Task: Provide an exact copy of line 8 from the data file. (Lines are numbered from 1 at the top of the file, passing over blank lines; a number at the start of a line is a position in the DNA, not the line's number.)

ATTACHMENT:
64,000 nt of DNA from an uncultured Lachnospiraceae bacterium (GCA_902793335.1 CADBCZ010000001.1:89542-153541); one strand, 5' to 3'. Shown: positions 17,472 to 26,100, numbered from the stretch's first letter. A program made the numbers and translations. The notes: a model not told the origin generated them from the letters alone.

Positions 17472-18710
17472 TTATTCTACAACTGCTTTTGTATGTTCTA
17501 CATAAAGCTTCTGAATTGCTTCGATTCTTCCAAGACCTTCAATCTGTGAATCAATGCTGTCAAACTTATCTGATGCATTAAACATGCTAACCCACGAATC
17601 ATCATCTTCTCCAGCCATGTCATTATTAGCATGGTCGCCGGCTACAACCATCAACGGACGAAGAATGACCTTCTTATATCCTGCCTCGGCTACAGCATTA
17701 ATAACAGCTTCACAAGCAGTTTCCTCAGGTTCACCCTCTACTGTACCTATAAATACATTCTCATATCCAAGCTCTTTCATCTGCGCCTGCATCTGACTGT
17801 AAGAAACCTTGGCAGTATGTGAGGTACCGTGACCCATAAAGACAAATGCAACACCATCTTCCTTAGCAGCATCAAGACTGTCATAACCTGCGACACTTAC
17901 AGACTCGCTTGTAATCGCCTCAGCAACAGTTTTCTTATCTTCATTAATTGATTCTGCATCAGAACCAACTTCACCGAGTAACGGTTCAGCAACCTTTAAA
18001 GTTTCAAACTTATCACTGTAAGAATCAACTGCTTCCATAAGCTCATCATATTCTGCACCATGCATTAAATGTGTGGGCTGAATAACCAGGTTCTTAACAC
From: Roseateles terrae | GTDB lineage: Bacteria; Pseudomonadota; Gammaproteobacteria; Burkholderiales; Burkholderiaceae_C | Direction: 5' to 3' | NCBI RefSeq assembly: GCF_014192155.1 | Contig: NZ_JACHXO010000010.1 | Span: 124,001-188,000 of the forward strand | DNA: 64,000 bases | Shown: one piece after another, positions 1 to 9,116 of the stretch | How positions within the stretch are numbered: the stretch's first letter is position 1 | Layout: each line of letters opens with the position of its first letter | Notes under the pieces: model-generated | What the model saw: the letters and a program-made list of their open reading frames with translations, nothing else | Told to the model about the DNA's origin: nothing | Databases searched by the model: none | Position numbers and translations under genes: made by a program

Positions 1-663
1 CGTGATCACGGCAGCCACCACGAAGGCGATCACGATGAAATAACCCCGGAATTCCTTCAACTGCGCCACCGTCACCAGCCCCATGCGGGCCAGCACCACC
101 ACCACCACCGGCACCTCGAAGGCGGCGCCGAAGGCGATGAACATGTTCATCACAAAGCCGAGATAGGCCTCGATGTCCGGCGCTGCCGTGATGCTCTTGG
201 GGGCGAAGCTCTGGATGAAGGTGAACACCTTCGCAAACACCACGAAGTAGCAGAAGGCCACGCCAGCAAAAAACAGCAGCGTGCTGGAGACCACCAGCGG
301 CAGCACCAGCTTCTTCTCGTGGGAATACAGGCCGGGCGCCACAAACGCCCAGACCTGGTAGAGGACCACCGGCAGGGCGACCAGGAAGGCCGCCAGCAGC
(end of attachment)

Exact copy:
17901 AGACTCGCTTGTAATCGCCTCAGCAACAGTTTTCTTATCTTCATTAATTGATTCTGCATCAGAACCAACTTCACCGAGTAACGGTTCAGCAACCTTTAAA